(This article first appeared in Nieman Reports, Februry 23, 2017. ©Nieman Reports)
In the late 1980s, I found myself banned from Indonesia. I ended up on the blacklist after a rookie correspondent’s mistake; I wrote that the longtime dictator, Suharto, had taken power in a coup, rather than using the military regime’s preferred version of history: that Suharto had stepped in and saved the country from an aborted Communist coup.
Freelance journalist and former China correspondent Keith B. Richburg has spent more than 20 years overseas for The Washington Post, serving as bureau chief in Paris, Hong Kong, Jakarta, Nairobi and Manila. He covered the invasion in Iraq, the fall of the Taliban in Afghanistan, the U.S. military intervention in Somalia, the genocide in Rwanda and the 1997 handover of Hong Kong to China.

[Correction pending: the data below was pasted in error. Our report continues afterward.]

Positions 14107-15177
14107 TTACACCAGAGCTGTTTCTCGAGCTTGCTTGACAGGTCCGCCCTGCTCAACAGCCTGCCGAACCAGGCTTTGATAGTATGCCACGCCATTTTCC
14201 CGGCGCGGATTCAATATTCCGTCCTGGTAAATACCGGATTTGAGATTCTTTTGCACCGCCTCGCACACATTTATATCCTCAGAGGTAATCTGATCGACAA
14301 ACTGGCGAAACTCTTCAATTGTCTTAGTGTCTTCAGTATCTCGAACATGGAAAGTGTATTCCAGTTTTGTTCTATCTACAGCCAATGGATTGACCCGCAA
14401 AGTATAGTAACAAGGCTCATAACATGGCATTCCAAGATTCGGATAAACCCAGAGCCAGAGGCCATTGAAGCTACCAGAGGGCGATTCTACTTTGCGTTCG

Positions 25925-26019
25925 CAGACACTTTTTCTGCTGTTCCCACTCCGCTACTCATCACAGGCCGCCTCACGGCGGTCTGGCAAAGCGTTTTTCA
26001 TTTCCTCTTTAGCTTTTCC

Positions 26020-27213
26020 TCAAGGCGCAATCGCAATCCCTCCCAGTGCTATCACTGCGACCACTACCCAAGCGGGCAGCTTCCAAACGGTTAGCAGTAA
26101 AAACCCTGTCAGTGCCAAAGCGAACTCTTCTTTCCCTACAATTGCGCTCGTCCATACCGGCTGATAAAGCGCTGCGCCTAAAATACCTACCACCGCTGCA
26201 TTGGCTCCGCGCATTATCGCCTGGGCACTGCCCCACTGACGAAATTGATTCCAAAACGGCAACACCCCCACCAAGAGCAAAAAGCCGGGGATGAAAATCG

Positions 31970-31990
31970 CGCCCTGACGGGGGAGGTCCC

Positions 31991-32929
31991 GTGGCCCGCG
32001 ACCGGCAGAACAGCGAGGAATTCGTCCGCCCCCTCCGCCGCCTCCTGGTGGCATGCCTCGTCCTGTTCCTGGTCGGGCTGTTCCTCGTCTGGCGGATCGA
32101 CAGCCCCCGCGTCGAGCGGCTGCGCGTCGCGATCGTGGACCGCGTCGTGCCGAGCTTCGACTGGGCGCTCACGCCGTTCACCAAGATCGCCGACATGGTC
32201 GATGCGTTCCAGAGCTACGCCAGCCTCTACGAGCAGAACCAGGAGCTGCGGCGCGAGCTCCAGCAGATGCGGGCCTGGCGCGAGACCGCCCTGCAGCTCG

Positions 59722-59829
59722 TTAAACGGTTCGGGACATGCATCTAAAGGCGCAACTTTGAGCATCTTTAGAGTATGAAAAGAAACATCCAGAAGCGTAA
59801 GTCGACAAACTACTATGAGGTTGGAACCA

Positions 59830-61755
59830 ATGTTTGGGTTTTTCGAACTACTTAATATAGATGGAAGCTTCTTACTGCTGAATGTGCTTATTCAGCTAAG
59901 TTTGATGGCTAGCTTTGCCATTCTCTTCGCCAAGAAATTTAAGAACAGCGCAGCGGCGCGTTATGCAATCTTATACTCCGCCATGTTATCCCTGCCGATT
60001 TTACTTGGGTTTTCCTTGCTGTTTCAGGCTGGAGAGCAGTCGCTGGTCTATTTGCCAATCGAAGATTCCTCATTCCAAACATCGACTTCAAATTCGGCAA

A native of Detroit, Richburg began working for the Post as a summer intern in 1978. He was the Post’s foreign editor from 2005 to 2007 and the New York bureau chief from 2007 to 2009. He has a B.A. from the University of Michigan and a Master’s Degree in international relations from The London School of Economics.
Richburg is the author of Out Of America; A Black Man Confronts Africa (Basic Books, 1997). He speaks English and French and has been learning Mandarin.